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McGill celebrates sixth annual Queer History Month themed “Other Worlds”

Throughout October, the McGill Administration’s Equity Department hosted its sixth-annual Queer History Month, which consisted of panels, meetings and networking events—both online and in-person—for 2SLGBTQIA+ people and allies. The theme of this year’s Queer History Month at McGill was “Other Worlds,” a concept that examined the role and integration of storytelling into conversations about violence and hatred directed at members of the 2SLGBTQIA+ community. The theme sought to develop a platform for discussing how fictional, futuristic utopias can offer insight and serve as a tool for 2SLGBTQIA+ individuals to process backlash,homophobia, and transphobia.

Nalo Hopkinson, this year’s keynote speaker and an acclaimed Jamaican-Canadian writer of speculative fiction, hosted an interactive workshop and a keynote speech where she promoted creative storytelling and writing as a cathartic medium to inspire interpersonal empathy. This workshop also illuminated opportunities for attendees to reflect upon how they navigate a time when the identities of 2SLGBTQIA+ individuals are frequently stifled.

In the past few years, there has been a sizeable rise of anti-2SLGBTQIA+ and transphobic rhetoric and ideologies throughout Canada. Recent Conservative bills in New Brunswick and Saskatchewan have advocated for legal preferred pronoun discrimination in public education and have sparked protests, including the “1 Million March For Children” initiative that strives for the elimination of gender-neutral safe spaces and washroom facilities in schools. 

Andrea Clegg, an organizer of McGill’s Queer History Month and an Equity Education Advisor of Gender Equity and 2SLGBTQIA+ Education in the Office of the Provost and Vice-Principal (Academic), cited the importance of creating empathetic spaces for 2SLGBTQIA+ members of the McGill community to express themselves freely.

“McGill Queer History Month events offer a way to come together as a community, to celebrate our talents and achievements and to talk about and share stories of strength and pride,” Clegg wrote in an email to The Tribune. “Within a context of increasing attacks on our basic rights as queer people, having celebratory spaces to gather and connect with each other becomes all the more important.”

One of the most popular events during the month was McGill’s annual Homecoming event, “Return of the Rainbow.” First introduced in 2001, “Return of the Rainbow” is an evening for 2SLGBTQIA+ staff members, alumni, and students to network and discuss the intergenerational support networks that arise within, and beyond, McGill’s queer community. Attendees were encouraged to share their experiences of queerness and transness at McGill over catered food and drinks in an informal, conversational setting.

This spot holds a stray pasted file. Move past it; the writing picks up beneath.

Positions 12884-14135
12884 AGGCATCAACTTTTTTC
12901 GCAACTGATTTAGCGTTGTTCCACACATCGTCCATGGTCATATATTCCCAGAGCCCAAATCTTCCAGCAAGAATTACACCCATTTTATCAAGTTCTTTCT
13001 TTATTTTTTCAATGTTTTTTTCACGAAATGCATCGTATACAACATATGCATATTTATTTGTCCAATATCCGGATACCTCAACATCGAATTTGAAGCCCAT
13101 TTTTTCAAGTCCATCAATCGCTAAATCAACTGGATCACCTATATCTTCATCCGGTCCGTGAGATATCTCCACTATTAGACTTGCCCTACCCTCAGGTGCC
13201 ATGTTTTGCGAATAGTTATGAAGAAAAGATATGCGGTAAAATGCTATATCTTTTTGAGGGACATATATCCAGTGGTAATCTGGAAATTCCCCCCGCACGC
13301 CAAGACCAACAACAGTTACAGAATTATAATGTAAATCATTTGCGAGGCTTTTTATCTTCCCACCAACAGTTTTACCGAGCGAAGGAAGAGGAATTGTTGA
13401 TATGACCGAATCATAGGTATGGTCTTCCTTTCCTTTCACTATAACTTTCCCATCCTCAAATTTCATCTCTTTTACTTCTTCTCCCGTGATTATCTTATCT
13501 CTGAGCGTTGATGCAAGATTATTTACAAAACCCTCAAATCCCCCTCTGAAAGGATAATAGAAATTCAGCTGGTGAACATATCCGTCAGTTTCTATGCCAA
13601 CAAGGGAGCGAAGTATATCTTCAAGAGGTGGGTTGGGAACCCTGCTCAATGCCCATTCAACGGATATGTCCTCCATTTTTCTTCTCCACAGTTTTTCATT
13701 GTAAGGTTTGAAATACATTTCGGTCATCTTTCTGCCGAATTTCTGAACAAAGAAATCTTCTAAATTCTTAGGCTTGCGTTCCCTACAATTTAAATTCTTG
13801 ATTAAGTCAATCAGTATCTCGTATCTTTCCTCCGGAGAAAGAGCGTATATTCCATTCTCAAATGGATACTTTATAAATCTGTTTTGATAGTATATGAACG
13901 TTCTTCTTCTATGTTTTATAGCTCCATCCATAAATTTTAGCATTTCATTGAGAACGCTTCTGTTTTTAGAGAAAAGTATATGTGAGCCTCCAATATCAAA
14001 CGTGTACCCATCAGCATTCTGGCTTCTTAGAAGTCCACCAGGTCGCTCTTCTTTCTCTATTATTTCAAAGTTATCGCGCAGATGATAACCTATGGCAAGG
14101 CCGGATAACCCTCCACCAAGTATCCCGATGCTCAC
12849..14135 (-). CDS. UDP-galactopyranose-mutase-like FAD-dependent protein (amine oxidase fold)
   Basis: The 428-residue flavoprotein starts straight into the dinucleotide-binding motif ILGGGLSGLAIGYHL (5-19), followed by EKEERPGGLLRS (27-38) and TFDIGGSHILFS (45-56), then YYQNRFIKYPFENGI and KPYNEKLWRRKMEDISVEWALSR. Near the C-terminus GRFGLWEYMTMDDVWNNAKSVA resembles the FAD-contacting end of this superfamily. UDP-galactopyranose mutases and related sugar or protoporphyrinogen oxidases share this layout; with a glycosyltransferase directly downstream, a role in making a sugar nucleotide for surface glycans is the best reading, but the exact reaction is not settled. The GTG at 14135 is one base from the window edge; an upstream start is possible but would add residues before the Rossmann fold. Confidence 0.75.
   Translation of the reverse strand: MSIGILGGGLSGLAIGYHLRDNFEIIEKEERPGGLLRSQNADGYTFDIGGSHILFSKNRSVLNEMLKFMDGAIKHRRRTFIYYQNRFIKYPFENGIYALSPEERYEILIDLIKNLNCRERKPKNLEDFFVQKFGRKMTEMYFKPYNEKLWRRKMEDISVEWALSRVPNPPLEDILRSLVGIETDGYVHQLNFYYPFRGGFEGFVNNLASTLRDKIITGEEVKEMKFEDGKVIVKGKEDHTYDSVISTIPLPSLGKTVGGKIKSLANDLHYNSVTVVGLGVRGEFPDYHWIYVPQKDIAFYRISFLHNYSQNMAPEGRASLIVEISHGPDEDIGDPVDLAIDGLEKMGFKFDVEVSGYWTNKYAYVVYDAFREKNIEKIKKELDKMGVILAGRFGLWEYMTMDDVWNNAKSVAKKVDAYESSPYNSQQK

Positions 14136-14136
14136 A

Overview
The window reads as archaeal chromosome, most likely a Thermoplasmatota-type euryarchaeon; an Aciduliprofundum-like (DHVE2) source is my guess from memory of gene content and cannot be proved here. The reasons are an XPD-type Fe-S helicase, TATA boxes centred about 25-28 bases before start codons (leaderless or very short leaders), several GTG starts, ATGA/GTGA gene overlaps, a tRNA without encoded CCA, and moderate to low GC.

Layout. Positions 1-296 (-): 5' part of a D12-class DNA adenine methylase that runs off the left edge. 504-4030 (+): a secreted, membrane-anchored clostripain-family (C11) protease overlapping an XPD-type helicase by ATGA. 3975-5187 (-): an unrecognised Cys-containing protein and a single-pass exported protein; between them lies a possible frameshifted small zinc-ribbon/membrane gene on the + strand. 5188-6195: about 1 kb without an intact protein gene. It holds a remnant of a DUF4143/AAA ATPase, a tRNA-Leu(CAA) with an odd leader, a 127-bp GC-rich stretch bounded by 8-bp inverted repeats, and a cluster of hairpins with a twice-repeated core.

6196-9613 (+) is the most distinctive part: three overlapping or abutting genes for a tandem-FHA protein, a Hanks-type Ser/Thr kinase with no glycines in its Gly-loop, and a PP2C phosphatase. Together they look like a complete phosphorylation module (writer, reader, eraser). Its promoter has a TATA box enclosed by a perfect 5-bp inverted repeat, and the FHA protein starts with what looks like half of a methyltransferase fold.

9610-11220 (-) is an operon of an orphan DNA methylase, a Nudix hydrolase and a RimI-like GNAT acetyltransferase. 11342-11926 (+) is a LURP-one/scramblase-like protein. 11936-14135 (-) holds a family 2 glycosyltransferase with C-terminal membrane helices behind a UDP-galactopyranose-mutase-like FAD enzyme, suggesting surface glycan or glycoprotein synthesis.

In an interview with The Tribune, Shannon Wood, a queer McGill alum and a Sexual Violence Education Advisor at the Office for Sexual Violence Response, Support and Education (OSVRSE), emphasized the importance of creating versatile, inclusive spaces for both students and staff.

“While there are a number of student groups on campus, queer-specific support for McGill staff is not as prominent,” Wood said. “Connecting with queer colleagues at events like Return of the Rainbow […] has been so comforting—especially during a time where parts of our society have taken steps backwards in regards to trans and queer rights. This reality is what makes the Other Worlds theme so timely, that we, both queer folks and allies alike, must continue aspiring to realities where we are accepted and safe to be who we are.”

In addition to Queer History Month events in October, McGill promotes diversity-focused workshops and year-round consultation support on its Equity website for 2SLGBTQIA+ students and staff members. These informational and supportive networks are provided through administrative and student-led organizations such as the Union for Gender Empowerment, OVRSE, and Queer McGill. However, despite the resources McGill promoted, alumnus Alexander Dow expressed the challenges students face in accessing the support systems offered. 

“Access to therapists and psychologists through the [Student Wellness Hub] is critically important, especially ones that understand queer issues and support them,” Dow said in an interview with The Tribune

“McGill already does have one of the largest networks for this. However, the system continues to see overwhelming demand that doesn’t meet the needs of all students. Increasing accessibility to these services and trust would be an area for improvement. Ultimately there are more positives than negatives in relation to McGill’s attitude, actions, and support for the queer community.”

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